RFE/RL: Yanukovych has said that Ukraine should be prepared for an even more painful gas price hike beyond 2007. And Yushchenko has recently signaled that Ukraine should return to talks on forming an international consortium, with the participation of Russia, to run his country's gas transit pipelines. Do you think Ukraine can ensure its energy security without giving control over its gas transit infrastructure to Russia?
Pifer: There are two different questions here. The first question is, Ukraine ultimately needs to be prepared that it's going to have pay world market prices for energy. I think it's also fair for Ukraine to expect that there'll be a certain transition period, just as for example Russia, when it negotiated its WTO bilateral agreement with the European Union, negotiated with the EU a five-year transition in terms of raising domestic prices for energy within Russia.
Russian Prime Minister Mikhail Fradkov arriving in Kyiv today for energy talks (Ukrinform)
But it makes sense both from an economic point of view, but also from the point of view of energy security, that Ukraine plan that it's going to ultimately have to pay world market prices, and therefore begin adapting toward that. Because once Ukraine is paying global prices, it reduces the amount of political leverage that Russia may have over Ukraine. If Ukraine's getting a special deal, there will be that temptation for the Russians to exploit that question.
The second question on the international consortium -- this is something that five or six years ago, when I was still in the American government, we were very interested in, because we saw an international consortium to manage the pipeline as a way to promote win-win solutions, both for Ukraine and for the producers and shippers in Russia, but also for the consumers. I think the consortium idea still has some merit.
But it's going to be very important that Ukraine look at the exact terms of what the consortium looks like. The concern here is that when designing the consortium with Russia involved, and they usually also talk about a consumer, maybe [German gas company] Ruhrgas or somebody on the consumer side being involved. Ukraine has to bear in mind that there always may be a convergence of interests between the producer and the shipper in Russia, and the consumer in Western Europe. And that convergence of interests is, of course, that the shipper and the consumer want to minimize the transit costs. So there is that alliance of interests which could work against Ukraine. So Ukraine has to make sure that the consortium is designed in such a way that its interests do not get short-changed.
The Russia-Belarus Union
RFE/RL: Belarus is a country that pays for Russian gas deliveries not so much with money as with political loyalty. In your opinion, for how long may Belarus expect to receive gas from Russia at such a discount as now, when it pays just $47 per 1,000 cubic meters of gas? Will Russia increase its gas price to Belarus next year? If so, by how much?
Pifer: I'm a little bit less familiar with the gas and energy scene in Belarus than in Ukraine, but I think it would be awfully optimistic for Belarusians to continue to expect to enjoy that kind of deal. If you look around, Ukraine will be paying $130, and in the Baltics it's already $120 and it's likely to go up.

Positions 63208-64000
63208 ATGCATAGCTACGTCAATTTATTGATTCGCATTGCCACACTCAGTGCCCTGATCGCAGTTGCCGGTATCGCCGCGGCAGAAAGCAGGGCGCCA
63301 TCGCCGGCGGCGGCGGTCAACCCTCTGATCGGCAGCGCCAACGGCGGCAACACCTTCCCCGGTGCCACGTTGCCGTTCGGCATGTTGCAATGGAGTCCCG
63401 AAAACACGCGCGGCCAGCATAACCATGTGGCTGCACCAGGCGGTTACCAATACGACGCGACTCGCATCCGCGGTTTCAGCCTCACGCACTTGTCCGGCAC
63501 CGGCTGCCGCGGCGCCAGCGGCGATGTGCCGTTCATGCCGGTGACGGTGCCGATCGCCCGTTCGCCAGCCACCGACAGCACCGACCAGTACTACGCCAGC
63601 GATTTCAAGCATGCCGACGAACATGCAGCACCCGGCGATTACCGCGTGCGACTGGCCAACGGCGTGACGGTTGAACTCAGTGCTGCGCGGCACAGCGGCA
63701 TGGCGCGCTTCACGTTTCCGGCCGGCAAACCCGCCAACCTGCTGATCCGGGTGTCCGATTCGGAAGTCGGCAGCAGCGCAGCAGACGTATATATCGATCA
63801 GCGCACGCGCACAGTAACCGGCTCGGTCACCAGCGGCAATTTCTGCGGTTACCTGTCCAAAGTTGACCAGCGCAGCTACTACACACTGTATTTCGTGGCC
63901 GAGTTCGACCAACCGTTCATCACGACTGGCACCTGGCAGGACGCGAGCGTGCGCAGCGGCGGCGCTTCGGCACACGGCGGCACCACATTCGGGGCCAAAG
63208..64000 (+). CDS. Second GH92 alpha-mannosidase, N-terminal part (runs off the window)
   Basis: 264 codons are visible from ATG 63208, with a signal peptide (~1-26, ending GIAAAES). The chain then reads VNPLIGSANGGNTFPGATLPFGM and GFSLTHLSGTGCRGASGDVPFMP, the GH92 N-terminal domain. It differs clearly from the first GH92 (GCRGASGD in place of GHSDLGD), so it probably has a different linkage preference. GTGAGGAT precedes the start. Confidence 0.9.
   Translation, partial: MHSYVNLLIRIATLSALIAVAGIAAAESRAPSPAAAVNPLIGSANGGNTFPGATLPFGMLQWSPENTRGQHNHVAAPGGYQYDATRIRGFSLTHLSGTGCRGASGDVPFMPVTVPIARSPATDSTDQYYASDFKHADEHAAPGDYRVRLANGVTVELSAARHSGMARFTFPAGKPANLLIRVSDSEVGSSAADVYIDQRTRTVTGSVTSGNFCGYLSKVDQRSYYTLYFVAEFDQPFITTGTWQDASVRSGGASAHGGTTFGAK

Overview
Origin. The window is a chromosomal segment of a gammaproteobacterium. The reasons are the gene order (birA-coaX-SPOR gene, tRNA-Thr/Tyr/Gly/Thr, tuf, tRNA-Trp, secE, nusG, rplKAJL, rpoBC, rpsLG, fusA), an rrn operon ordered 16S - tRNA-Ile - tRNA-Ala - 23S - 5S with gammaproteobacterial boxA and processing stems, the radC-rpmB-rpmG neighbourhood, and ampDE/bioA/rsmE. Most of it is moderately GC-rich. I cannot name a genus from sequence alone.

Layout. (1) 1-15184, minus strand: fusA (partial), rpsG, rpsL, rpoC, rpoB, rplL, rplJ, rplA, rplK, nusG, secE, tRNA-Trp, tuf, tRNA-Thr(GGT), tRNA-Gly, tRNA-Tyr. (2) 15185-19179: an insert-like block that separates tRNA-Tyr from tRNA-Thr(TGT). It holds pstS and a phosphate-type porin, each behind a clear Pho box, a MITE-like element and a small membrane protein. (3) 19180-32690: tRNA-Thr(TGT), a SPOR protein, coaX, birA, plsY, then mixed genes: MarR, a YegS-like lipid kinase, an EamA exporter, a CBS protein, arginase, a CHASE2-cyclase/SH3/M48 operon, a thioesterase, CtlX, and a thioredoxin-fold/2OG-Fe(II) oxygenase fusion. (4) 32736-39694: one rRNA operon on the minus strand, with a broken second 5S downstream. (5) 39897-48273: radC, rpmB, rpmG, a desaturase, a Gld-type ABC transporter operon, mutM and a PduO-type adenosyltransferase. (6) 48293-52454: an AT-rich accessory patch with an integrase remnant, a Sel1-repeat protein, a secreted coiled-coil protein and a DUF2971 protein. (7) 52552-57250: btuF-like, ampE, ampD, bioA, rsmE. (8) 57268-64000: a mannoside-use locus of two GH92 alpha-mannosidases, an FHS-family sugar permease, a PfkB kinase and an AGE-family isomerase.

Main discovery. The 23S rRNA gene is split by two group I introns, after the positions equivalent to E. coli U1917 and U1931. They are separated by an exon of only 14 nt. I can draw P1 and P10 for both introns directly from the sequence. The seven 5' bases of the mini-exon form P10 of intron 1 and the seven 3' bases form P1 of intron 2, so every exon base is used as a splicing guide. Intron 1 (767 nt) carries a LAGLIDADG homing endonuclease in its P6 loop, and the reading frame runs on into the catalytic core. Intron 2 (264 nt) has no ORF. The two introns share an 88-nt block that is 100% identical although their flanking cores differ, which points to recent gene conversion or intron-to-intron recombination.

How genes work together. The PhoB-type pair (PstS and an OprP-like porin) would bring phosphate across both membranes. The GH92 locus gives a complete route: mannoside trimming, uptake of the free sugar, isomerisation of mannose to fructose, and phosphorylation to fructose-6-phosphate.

Forty-seven dollars seems to be fairly much of a gift. And indeed, Gazprom has already been making noises that they would like to raise the prices of energy, because Gazprom also is a partially commercial entity, at least. There's a mixture there because it's state owned, but Gazprom is also looking to maximize its revenues, and it's hard to see how Gazprom can afford to continue to provide energy at that low price to Belarus. So I think Belarus would be wise to begin thinking about what happens when the prices of energy go up there.
RFE/RL: Some Russian and Belarusian analysts believe that Moscow has no clear vision of what to do with Belarus. Russian President Vladimir Putin proposed to Belarusian President Alyaksandr Lukashenka three integration scenarios in 2002: (a) political absorption of Belarus by Russia; (b) integration similar to that between the EU countries; (c) putting into operation the 1999 union state treaty that has so far remained mostly on paper. Lukashenka rejected the first two options, stressing the equality of both sides in a common state. What is your opinion about the future shape of the Belarus-Russia Union? Could it be a viable political formation?
Pifer: That ultimately is going to depend upon Russia and Belarus. What has struck me is that although the two countries have talked about a political union since the mid-1990s, you really haven't seen much in the way of real progress. Part of my assumption has always been that while the Russians talk about a political union with Belarus, they didn't want to make the practical steps, because actually bringing Belarus into a union with Russia would probably impose some significant economic costs, not only in terms of the energy subsidies that Russia is already providing, but also other types of subsidies to make that work. It seems to me that up until now, Russia has been unwilling to make that economic investment to make a political union.
I also found it interesting that when President Putin posed those two alternatives, either absorption or an EU-type arrangement, it was almost designed as if he was trying to give Mr. Lukashenka two alternatives that were very unpalatable. It seems to me that while there may be talk about this political union, I haven't really seen much evidence that either side is moving to make that a reality, which suggests that both sides may be comfortable with talking about a union, but neither is really prepared to make the investment in the costs, or the sorts of real changes that would be necessary to make that happen. Both may be in fact comfortable with the current situation.